McALLEN, RGV – Rio Grande Valley economic development leaders did not really get involved with the development of the Eagle Ford Shale play because it was deemed too far removed from the region.
That is not the case with the Cuenca de Burgos in northern Mexico, which is thought to be many times bigger than Eagle Ford.
Today, a new regional consortium is to be unveiled in McAllen today that will focus on how northern Mexico and South Texas can make the most out of oil shale development in the Burgos Basin.
“We are creating a consortium of communities, non-profits and economic development corporations that are interested in a collaborative effort to see how our region can take advantage of what is going to happen just south of Reynosa,” said Steve Ahlenius, president of the McAllen Chamber of Commerce.
The group is being titled the Burgos Shale Consortium and the announcement will be held at the McAllen Chamber of Commerce offices at 10 a.m.
Ahlenius said Mexico is a key player in the Consortium. “Several key players from Tamaulipas will be at the announcement,” he said. Ahlenius listed four key goals for the consortium:
*Information and economic impact studies
*Business Development and Expansion
* Enhance economic ties between S. Texas and N. Mexico and expansion for Tamaulipas
Ahlenius said two key drivers have positioned South Texas to take advantage of the Burgos Oil Shale play. One is that drilling and recovery technology has now enabled oil companies to recover oil and oil byproducts that just ten years ago were not recoverable; and two, the sweeping energy reform in Mexico that now allows multinational oil producers to invest in Mexico.
“The region is now in a position, because of the location of the Burgos field and staging, to play a major role in energy and energy related businesses. In addition, we are positioned to attract major international companies that require cost effectiveness and energy abundance for their production,” Ahlenius said.
The McAllen Chamber leader said two key events will happen for the Consortium in the next four months, Firstly, the Consortium will fund an economic impact study of the impact and potential of the oil play. And secondly, a Burgos Oil Shale Consortium Conference will be held in late March of 2015 in McAllen.
Ahlenius said the cost of joining the Consortium will be $500 per entity.
Tamaulipas Governor Egidio Torre Cantú recently hosted a discussion on the potential impact of Mexico’s energy reforms on his state. The event was held at La Fogata in Reynosa and several Valley leaders were present, including state Sen. Juan Hinojosa, state Rep. Sergio Muñoz and McAllen Mayor Jim Darling.
Torre Cantú showed a power point presentation that was based on a report on energy development his office released earlier this year.
“Mexico is part of the dynamic energy transformation field. The economic activities related to the energy sector contribute 12.3 percent of the national GDP. These include from oil extraction, refining, transmission and distribution of electrical energy to making derivatives in petrochemical industry. In Tamaulipas, these activities contribute 20.5 percent of the state GDP,” Torre Cantú said.
Torre Cantú said Mexico’s Energy Sector Program for 2013-2018 defines six goals for energy development:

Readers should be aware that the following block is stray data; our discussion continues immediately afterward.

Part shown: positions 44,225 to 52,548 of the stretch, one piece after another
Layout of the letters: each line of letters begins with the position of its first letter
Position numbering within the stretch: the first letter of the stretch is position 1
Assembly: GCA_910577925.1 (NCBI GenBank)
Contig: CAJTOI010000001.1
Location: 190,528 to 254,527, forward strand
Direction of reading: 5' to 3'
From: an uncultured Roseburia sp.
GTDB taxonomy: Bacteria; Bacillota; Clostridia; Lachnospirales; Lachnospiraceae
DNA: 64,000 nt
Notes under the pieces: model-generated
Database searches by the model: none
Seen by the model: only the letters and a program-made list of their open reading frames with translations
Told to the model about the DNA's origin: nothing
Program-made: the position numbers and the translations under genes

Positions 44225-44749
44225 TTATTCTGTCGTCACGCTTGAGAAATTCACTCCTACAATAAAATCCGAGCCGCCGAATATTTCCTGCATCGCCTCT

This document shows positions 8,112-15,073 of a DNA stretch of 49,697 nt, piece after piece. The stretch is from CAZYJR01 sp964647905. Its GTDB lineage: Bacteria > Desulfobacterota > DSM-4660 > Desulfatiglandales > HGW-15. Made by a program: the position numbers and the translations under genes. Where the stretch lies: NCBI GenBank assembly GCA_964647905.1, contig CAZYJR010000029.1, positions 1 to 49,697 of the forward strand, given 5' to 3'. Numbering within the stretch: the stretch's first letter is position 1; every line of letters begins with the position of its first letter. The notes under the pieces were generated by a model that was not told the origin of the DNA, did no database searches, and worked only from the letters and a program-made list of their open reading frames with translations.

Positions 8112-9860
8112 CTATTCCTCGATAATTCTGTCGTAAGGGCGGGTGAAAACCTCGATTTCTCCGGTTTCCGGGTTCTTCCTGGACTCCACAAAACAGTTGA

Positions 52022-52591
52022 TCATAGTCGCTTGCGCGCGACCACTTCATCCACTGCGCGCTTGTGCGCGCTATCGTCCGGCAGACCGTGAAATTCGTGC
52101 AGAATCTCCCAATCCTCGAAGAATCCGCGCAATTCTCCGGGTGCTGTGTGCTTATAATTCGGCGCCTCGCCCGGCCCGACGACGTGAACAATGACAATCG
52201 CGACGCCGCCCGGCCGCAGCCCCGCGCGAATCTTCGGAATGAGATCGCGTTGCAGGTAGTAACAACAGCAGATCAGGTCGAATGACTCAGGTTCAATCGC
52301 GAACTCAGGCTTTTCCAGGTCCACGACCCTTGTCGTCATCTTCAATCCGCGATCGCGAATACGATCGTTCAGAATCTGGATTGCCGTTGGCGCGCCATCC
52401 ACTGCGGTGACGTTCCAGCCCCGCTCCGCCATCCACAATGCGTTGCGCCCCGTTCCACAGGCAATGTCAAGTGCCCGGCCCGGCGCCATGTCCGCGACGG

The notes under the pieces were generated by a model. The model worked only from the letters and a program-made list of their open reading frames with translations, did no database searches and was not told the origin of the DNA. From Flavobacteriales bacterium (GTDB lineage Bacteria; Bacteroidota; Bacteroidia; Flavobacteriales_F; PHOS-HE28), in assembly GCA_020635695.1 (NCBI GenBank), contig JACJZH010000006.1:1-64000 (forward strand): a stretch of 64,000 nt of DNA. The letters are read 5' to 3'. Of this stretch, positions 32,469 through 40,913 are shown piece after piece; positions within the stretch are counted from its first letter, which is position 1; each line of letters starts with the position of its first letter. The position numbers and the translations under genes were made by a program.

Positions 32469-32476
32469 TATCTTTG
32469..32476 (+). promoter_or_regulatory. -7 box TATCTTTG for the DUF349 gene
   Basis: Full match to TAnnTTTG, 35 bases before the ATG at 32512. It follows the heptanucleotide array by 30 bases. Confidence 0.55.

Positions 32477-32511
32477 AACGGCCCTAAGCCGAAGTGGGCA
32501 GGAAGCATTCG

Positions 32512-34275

1) Optimize production capacity and processing hydrocarbons, ensuring efficient and competitive processes.
2) Optimize the operation and expansion of national power infrastructure.
3) Develop the transport infrastructure that will strengthen the security of energy supply, contributing to economic growth.
4) Increase coverage of fuel and electricity users in different areas.
5) Expand the use of clean and renewable energy, promoting energy efficiency and social and environmental responsibility.
6) Strengthen operational security, advocacy, knowledge, training, financing and suppliers in the various national energy industries.
“The energy reform should bring more domestic and foreign investment in the country. There will be more participants in the energy market,” Torre Cantú said, in Spanish. Businesses, small and medium sized companies, will enjoy more energy at a lesser cost. In the agricultural sector, is expected to produce more and better fertilizers. Additionally, environmental care will improve with the adoption of more clean energy.”
Torre Cantú went on to say that while Mexico begins a new energy future, “Tamaulipas is prepared for this transformational change.” He said the state will “work to seize this historic moment and capitalize on economic growth and development.”
According to the Governor’s Office, production of natural gas in Tamaulipas in 2013 was 825.32 million cubic feet per day, with an average annual growth rate of 7.22 percent.
Torre Cantú said energy production in the state is divided into two major sectors: oil production and conventional power generation, managed by Petroleos Mexicanos (Pemex) and the Comision Federal de Electricidad, (CFE) respectively.
“In 2012, Tamaulipas was the second largest producer of electricity nationwide with a generation of 32.958 Gigawatt hours annually, accounting for 12.6 percent of national generation,” Torre Cantú said. “In 2013, according to data recorded in the Energy Information System, it generated 33.558 gigawatts, confirming us as the second national producer of electricity.”
In 2013, Tamaulipas used 26 percent of its total electricity production. The rest of the energy as added to the national grid to meet the demand of others, Torre Cantú said.
Total employment in Tamaulipas reached 1,616,000 people, with an occupancy rate of 94.2 percent, in the fourth quarter of 2013, Torre Cantú said. Of the total employment, 78,820 people are employed in energy-related activities. One in 20 workers in Tamaulipas contributes to the energy sector, the governor noted.